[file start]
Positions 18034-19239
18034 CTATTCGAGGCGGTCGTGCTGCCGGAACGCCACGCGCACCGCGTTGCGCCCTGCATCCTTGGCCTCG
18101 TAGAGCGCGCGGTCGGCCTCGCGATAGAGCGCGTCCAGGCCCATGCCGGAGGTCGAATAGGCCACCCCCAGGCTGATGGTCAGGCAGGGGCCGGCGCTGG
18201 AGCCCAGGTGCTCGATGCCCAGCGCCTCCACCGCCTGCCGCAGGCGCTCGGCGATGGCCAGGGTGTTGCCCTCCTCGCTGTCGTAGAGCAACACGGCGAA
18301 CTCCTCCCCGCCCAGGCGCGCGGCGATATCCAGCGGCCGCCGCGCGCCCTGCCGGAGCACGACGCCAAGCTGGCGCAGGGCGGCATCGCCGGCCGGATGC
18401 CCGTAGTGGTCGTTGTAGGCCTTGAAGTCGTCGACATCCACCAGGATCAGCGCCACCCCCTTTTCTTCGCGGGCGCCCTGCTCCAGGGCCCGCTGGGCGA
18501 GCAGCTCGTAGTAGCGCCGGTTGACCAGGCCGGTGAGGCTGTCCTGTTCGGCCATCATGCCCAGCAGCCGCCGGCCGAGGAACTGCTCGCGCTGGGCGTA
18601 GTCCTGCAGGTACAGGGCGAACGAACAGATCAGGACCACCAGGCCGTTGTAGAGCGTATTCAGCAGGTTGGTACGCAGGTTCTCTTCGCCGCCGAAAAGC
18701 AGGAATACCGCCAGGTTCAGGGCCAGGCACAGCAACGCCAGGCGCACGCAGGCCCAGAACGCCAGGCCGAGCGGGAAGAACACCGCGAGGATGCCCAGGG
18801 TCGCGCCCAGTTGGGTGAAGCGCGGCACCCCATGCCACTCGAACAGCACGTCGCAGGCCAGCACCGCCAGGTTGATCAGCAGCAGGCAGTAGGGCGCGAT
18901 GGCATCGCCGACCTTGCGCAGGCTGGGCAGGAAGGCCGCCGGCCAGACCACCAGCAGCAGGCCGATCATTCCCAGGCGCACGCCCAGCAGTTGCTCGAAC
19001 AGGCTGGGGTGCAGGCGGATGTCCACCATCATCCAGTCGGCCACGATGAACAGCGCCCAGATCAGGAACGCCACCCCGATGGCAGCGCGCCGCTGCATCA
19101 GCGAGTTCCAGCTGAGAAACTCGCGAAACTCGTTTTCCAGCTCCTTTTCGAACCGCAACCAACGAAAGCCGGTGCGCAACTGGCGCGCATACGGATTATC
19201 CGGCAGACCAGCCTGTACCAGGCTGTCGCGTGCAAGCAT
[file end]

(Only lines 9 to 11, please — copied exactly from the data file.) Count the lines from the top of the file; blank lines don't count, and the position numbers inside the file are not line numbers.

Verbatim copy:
18701 AGGAATACCGCCAGGTTCAGGGCCAGGCACAGCAACGCCAGGCGCACGCAGGCCCAGAACGCCAGGCCGAGCGGGAAGAACACCGCGAGGATGCCCAGGG
18801 TCGCGCCCAGTTGGGTGAAGCGCGGCACCCCATGCCACTCGAACAGCACGTCGCAGGCCAGCACCGCCAGGTTGATCAGCAGCAGGCAGTAGGGCGCGAT
18901 GGCATCGCCGACCTTGCGCAGGCTGGGCAGGAAGGCCGCCGGCCAGACCACCAGCAGCAGGCCGATCATTCCCAGGCGCACGCCCAGCAGTTGCTCGAAC